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Vietnam sends top general to Shangri-la; maritime dispute on agenda

By AFP, Reuters, Toan Dao   June 3, 2016 | 04:04 am PT
Vietnam's Vice Defense Minister Senior Lieutenant General Nguyen Chi Vinh is attending Asia's largest annual security forum that opens today in Singapore with territorial disputes in the South China Sea (Vietnam's East Sea) on the agenda.

Vietnam's resolute and clear point of view about the East Sea will be presented at the Shangri-la Dialogue, which will take place from June 3-5, Vietnamese Foreign Ministry Spokesman Le Hai Binh said on June 2.

Senior Lieutenant General, Nguyen Chi Vinh. Photo by VnExpress/Nhat Quang

Senior Lieutenant General Nguyen Chi Vinh. Photo by VnExpress/Nhat Quang

The situation on the Korean Peninsula and Islamist extremism are also expected to dominate discussions at the forum, which will be attended by at least 20 defense ministers, according to AFP.

Thailand's Prime Minister Prayut Chan-O-Cha, a former army chief who seized power two years ago, will open the dialogue with an evening keynote address.

U.S. to criticize China at the meeting

U.S. Defense Secretary Ashton Carter is preparing to give a speech in Shangri-la which analysts believe will anger China, AFP reported.

U.S. officials have repeatedly accused China of causing regional tensions in Vietnam's East Sea, but Beijing has accused Washington of militarizing the area with its "freedom of navigation" patrols.

"There is much speculation about China's next steps in the South China Sea (Vietnam's East Sea)," forum organizer Tim Huxley of the International Institute for Strategic Studies wrote in a pre-conference blog.

"Particularly in the context of an apparently imminent ruling by the Permanent Court of Arbitration in The Hague on a Philippine submission that challenges important aspects of China's claims and activities there."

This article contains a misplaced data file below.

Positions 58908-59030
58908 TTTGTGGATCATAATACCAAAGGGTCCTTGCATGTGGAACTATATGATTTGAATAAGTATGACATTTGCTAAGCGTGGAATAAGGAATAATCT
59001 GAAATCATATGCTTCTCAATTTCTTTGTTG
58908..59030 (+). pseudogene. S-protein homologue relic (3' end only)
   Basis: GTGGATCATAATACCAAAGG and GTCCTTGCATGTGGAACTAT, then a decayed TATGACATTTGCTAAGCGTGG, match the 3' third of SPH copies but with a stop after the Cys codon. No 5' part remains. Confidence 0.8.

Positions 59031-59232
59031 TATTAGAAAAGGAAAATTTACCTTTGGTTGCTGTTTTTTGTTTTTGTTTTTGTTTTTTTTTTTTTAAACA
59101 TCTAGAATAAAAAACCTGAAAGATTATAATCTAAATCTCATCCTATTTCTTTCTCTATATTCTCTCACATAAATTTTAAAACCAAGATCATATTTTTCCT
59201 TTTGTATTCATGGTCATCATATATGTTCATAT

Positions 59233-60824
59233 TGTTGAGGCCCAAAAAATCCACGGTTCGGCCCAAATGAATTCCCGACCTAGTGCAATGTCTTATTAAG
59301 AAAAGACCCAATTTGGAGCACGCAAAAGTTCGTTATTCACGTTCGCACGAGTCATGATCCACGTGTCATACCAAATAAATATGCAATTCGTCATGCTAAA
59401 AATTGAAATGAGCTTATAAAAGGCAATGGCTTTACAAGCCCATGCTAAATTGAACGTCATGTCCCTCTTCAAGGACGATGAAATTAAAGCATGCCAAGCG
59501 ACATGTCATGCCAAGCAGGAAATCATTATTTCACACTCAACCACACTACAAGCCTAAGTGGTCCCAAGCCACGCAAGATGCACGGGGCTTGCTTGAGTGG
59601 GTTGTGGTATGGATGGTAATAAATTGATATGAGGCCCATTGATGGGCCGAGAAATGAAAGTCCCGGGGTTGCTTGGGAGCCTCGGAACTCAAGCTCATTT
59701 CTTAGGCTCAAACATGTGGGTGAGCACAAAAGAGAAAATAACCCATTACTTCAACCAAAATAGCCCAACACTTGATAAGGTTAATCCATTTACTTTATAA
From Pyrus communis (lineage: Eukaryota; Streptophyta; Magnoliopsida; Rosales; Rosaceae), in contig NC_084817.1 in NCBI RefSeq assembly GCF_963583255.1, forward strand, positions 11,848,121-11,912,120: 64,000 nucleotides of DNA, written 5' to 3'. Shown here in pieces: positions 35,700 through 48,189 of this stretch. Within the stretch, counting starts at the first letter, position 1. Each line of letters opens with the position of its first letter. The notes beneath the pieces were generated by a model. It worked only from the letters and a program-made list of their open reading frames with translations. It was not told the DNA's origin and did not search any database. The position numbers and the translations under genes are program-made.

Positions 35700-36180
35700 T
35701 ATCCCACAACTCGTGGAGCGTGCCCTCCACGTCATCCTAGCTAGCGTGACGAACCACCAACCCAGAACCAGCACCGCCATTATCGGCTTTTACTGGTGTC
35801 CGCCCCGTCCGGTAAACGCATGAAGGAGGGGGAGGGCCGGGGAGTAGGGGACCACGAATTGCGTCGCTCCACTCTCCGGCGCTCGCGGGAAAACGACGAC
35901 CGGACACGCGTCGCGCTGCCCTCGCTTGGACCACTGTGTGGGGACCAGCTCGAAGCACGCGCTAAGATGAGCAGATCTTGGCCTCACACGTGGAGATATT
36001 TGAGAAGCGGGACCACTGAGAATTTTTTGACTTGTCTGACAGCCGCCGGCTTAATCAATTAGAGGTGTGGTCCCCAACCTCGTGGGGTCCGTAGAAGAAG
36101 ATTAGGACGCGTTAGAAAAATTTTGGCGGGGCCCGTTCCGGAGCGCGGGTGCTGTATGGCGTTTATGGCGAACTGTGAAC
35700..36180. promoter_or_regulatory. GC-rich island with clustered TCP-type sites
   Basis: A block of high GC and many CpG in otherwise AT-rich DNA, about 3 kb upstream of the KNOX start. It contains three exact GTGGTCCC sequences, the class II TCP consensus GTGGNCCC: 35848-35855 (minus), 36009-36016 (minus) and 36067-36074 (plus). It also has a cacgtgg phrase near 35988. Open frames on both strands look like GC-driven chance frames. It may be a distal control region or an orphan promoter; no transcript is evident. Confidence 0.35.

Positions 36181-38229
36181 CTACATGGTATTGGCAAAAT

Influential U.S. Senator John McCain said on Friday he feared for the consequences if China rejected an impending U.N. court ruling on the South China Sea (Vietnam's East Sea) dispute, and urged Asian nations to back U.S. statements that the outcome should be binding, according to Reuters.

In a speech in Singapore ahead of the key regional security forum, McCain, who chairs the U.S. Senate's Armed Services Committee, said enforcement of the ruling of the Permanent Court of Arbitration at The Hague would be a major test for the region.

The Philippines has gone to the court to contest China's claim to an area of the sea stretching deep into the maritime heart of Southeast Asia, covering hundreds of disputed islands and reefs. Vietnam, Malaysia, Brunei and Taiwan also claim parts of the sea. China refuses to recognize the case.

McCain urged China to shift from what he called coercion and intimidation of neighbors to co-operation.

"China can choose to disrupt the rules-based order. Or it can choose to become a vital partner in maintaining it," he said on the sidelines of the annual Shangri-la Dialogue.

"I fear the consequences if China chooses the path of disruption," McCain added, later saying it could force the wider region to cooperate more closely militarily and economically.

The Arizona senator urged Southeast Asian nations to restate their support for a rules-based order.

McCain said China "would be facing severe criticism from the world" if it opted to ignore the ruling of the court in The Hague, which is expected to rule in the coming weeks.

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